He subsequently earned a BPharm (Hons) from the Kwame Nkrumah University of Science and Technology in Ghana where he was actively involved in extracurricular activities like the Ghana Pharmaceutical Students Association and International Pharmaceutical Students Federation.
After working at a local pharmacy in Accra and participating in a visiting scientist program at the United States Pharmacopeia in Rockville, Maryland, he went on to spend five years as a medical representative with Pfizer Global Pharmaceuticals for Anglophone West Africa. It was here that he learned about building relationships with stakeholders that would prove beneficial in Norfolk County.
Upon the encouragement of his wife, Kate, who had emigrated to Canada in 1998, Orleans-Lindsay emigrated to Canada in 2002.
“My wife told me we should go to Canada and just try it out,” he said with a laugh. “You do crazy things for love.”
“But when I came to Canada, I had to be certified as a pharmacist in Canada. It felt like starting all over again. My faith in Jesus Christ kept me going. He got me through all of this.”
Once certified, Orleans-Lindsay was hired as an intern in 2003 and subsequently as a managing pharmacist in 2004 with Loblaws, which remains his employer. The company has allowed him to move to grow his career and education, including a shift to British Columbia for his first year of an MPH in global health program at Simon Fraser University. He jumped at the opportunity to return to his family in Hamilton when McMaster started their MSc in Global Health program.
“I am still in contact with a number of my colleagues from the class of 2011,” he said. “The way the program was put together was in a multidisciplinary context that extended outside of the Faculty. It kept me on track and focused. It was a unique program and I’m glad I had the opportunity to complete my master’s degree at McMaster.”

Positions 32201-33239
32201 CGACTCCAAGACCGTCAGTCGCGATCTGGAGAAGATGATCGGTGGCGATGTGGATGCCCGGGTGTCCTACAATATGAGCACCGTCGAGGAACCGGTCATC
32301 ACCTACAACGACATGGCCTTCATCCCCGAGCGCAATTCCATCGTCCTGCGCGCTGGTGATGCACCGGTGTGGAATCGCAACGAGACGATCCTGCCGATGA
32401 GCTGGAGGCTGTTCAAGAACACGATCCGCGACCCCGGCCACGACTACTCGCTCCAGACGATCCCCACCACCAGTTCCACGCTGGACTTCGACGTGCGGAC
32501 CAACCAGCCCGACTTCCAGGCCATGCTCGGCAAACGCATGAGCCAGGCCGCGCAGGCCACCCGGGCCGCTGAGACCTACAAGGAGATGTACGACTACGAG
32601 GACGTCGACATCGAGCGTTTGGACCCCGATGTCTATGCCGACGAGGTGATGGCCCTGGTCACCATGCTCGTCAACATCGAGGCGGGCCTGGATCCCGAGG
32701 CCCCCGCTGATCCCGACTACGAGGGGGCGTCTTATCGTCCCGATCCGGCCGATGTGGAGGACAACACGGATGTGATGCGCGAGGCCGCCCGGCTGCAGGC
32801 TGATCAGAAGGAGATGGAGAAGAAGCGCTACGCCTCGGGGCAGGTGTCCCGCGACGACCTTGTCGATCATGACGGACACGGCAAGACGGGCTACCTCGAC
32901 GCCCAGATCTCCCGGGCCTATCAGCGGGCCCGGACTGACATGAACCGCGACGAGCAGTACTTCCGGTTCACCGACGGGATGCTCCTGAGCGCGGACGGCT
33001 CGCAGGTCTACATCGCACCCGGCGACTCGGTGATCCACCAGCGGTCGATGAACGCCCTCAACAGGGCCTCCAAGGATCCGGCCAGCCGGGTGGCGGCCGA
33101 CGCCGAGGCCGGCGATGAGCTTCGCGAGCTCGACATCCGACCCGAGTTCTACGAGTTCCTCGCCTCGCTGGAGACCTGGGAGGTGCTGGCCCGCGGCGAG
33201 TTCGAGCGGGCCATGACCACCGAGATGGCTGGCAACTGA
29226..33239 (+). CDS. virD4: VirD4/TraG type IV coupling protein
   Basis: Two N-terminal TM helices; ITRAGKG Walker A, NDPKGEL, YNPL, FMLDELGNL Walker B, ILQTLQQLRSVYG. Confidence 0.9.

Today, Orleans-Lindsay continues to balance career, family, education and his community volunteerism. His work has been recognized with a number of awards and honours.
He was voted the Loblaw Zone Pharmacist of the Year 2006 for the Hamilton-Niagara region, and in 2014, was recognized at the Regional Pharmacy Managers Roundtable for excellent contributions on living Loblaw’s shared values of “Care for Community”. He is the recipient of a 2015 Ontario Pharmacists Association Award – the Pfizer Bowl of Hygeia – which is presented to a pharmacist on the basis of outstanding service to the community. He also received the Community Addiction and Mental Health Services of Haldimand and Norfolk 2018 VOICE Award for his community leadership.
In 2019, he was the recipient of the Global Community Impact Award presented by the McMaster Alumni Association.
Orleans-Lindsay is now working towards his PhD in pharmaceutical sciences within the Collaborative Specialization in Global Health program at the University of Toronto.
He and his wife also have a busy household with three children: Darryl, 17; Janelle 15, and his “baby”, Ezabelle, 8.
“My wife and my family have been a great support for me,” he said.
He hopes his work, especially that in his community, inspires his children and those around him, including others in his field.
“I’ve always thought global health and pharmacy go hand-in-hand,” he said. “I don’t think you have to travel outside of Canada to practise global health. Right here in Canada, we have vulnerable populations, like seasonal agricultural workers, who could use some help especially in areas such as chronic disease management.”
“Pharmacists can go out of their comfort zone to be able to do other things in their community.”